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PUZZLER-IN-CHIEF Alan Lomax assembled unseen pieces of actual Americana.
Whether you've heard his name or not, Alan Lomax is one of the most prominent cultural influences in US history. From 1933 to his death in 2002, Lomax relentlessly documented the provincial communities of the Southern US, a project so successful and vast as to have left an entire charitable research organization (the Association for Cultural Equity) in his wake, which continues the cause by sharing and disseminating thousands of recordings, videos, and texts. A chunk of these, billed as raw footage from Alan Lomax's American Patchwork 1978-1985, screens in Portland on Saturday.

Lately, and rather suddenly, we've become a culture obsessed with the way we used to live, viewing Americana (or alt-Americana, or whatever) through a sort of utopian lens and generating an aesthetic of stylized nostalgia that largely ignores the actual underlying conditions. Because of this point especially, Lomax's work is extremely important. Unlike so much else today, it pitch-perfectly captures the tone of an era. A philosophy student and lifelong devotee to American ethnography, his films contextualize rare moments of the 20th century in ways most YouTube flotsam could never hope to, offering richly detailed illuminations of our historical fabric and revealing shades of the racial tensions, labor efforts, and lurking violence of the times. Take for example the inherent tension of his 1982 film of New Orleans's old-time Kid Thomas Band: In a cramped, shabby storeroom, eight elderly black men kick out an upbeat, seven-minute rendition of "When the Saints Go Marching In" while several white onlookers peer through windows and door jambs.

In the 30 years since Lomax made these recordings (again, many in deeply rural, economically depressed areas of Southern and Middle America), archiving itself has helped our collective self-awareness blow up like a balloon (see: American Idol, Skype, Tumblr, etc.). No doubt there are oldsters out there today pulling off Stanley Hicks's four-minute porch-stomping buck-dance (shot in 1982), but whatever split-second impulse that compels his wife Hattie to join him halfway through, after she'd been sitting in a rocker looking on coolly as though her husband were merely doing the dishes, lives in a moment that today would almost surely seem engineered. I'll stop before claiming that Lomax's films capture an America that's more authentic than our own, but I'd reckon they portray one less obsessed with its reflection.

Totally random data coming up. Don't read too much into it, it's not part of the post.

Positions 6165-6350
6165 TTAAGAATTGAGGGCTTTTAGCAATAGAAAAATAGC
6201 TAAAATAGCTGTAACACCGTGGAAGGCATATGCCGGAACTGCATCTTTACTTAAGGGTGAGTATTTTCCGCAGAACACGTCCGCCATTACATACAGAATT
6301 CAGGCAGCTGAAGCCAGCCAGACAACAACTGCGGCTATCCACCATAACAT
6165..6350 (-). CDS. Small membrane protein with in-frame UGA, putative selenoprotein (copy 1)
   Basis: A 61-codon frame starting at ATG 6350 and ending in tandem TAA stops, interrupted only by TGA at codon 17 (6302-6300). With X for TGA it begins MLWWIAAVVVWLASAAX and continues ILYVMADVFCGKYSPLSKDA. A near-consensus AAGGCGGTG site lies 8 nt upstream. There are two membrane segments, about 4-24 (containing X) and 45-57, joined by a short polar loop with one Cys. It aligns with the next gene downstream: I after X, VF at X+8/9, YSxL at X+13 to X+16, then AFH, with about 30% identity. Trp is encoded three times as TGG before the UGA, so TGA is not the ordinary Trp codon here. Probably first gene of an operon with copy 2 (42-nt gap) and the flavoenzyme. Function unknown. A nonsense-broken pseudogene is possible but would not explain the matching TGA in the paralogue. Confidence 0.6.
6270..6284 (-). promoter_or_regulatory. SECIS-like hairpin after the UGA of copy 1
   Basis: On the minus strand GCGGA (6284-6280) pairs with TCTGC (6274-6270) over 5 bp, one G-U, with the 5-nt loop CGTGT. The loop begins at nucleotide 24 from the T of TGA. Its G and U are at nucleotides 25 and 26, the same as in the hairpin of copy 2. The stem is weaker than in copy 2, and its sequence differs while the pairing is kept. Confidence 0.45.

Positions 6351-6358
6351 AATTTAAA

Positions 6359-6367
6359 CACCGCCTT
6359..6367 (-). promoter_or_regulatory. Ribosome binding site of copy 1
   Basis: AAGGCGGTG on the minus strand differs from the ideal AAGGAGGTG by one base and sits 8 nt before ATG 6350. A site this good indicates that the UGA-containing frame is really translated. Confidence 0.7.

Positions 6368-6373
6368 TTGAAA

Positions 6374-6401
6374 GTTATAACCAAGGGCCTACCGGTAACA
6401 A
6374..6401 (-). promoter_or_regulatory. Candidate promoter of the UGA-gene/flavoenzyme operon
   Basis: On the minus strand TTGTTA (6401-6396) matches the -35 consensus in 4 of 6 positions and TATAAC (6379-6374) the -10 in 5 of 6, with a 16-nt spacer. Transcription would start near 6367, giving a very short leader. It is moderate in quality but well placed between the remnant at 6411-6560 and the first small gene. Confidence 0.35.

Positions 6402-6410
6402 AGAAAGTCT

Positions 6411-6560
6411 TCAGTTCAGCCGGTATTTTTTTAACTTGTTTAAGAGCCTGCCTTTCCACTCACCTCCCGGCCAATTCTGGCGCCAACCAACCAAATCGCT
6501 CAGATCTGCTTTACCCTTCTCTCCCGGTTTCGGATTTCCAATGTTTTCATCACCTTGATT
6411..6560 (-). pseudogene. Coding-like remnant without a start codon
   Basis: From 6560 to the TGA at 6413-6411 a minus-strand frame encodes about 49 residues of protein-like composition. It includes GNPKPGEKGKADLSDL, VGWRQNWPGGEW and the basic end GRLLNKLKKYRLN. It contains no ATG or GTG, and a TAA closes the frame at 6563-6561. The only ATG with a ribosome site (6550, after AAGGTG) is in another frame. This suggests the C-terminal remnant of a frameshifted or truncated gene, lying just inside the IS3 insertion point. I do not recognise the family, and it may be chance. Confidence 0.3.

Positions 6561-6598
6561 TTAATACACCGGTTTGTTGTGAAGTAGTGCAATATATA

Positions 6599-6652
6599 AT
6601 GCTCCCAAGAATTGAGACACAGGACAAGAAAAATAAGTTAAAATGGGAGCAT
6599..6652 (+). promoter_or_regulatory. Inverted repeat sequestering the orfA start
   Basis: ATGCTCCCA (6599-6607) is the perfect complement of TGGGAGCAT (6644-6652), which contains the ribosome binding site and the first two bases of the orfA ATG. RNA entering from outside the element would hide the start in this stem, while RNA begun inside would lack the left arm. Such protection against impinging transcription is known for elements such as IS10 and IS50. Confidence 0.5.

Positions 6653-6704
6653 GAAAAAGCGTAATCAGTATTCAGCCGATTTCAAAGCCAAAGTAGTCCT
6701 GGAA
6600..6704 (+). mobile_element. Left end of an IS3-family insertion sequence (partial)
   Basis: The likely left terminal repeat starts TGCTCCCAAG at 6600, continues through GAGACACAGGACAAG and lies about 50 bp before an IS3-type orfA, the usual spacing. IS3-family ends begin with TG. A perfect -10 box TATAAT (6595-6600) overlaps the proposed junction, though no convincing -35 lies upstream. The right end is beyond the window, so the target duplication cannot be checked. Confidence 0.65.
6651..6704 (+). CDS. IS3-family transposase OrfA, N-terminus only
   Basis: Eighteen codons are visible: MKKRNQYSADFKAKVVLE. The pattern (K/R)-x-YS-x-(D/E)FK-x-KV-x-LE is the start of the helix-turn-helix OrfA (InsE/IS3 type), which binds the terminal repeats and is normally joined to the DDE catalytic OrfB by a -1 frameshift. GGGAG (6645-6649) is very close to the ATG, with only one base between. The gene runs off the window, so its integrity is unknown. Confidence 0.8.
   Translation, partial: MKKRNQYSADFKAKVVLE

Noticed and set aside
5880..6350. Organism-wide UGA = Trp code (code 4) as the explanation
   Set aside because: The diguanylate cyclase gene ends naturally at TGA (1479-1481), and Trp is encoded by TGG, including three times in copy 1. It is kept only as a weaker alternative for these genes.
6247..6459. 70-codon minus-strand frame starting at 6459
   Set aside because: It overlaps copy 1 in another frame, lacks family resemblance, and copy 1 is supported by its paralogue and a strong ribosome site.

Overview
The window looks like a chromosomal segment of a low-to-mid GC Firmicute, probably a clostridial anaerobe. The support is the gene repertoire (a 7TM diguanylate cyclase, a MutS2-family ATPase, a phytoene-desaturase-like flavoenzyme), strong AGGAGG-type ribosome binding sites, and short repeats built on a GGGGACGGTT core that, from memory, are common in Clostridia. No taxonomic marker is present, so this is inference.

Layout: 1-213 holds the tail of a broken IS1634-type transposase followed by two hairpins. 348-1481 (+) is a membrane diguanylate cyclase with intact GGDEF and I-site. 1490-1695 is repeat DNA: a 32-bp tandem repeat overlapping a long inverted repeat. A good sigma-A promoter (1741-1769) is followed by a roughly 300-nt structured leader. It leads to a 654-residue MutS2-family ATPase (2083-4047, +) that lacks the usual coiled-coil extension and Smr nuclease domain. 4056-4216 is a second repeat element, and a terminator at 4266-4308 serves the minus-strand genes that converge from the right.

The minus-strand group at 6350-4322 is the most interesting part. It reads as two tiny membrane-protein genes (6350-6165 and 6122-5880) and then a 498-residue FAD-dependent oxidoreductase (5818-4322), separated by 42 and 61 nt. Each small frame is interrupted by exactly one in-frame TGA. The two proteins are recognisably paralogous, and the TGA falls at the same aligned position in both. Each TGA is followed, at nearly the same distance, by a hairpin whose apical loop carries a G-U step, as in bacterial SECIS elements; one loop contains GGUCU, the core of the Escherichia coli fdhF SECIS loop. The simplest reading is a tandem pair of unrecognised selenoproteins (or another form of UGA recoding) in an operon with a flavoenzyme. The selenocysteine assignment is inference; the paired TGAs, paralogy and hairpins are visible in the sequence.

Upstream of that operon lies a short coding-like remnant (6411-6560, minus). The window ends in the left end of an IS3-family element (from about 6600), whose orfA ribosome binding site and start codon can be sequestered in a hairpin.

Moments like Stanley and Hattie's are American Patchwork's strongest knots, and the program is full of them. Take Doodle Thrower and his pals' version of "Swing Low Sweet Chariot" (1982): in a Georgia barn, a phalanx of virtually identical bearded guitarists hammer out the tune as the paunchy, middle-aged Doodle leads the verse, alternatingly churning out some harmonica blasts and cordially wrapping his forearm around the neck of the frail, elderly man at his side. Soon it's that man who gains our focus, as the struggle between the limitations of his age and efforts to sing along becomes vividly, ecstatically clear. We get the sense he doesn't do this often, though Doodle's jovial, compassionate lead spurs him louder and louder. The old man finishes a round and cracks some seriously heartwarming smiles as Doodle takes again to the mouth organ. It's a moment of real pathos, almost sucker-punchingly affecting — then suddenly, from off-camera enters this other old guy, a real Archie Bunker-type, and puts his hands on both our boys' shoulders. He's extremely surly and isn't singing a lick. While they size him up, both Doodle and the elderly man let the verse trail off. The song seems suddenly in danger. Over the next ten seconds before the clip ends, the third man's face betrays an affecting stream of emotions, far more powerful and poetic seen than could be written here.

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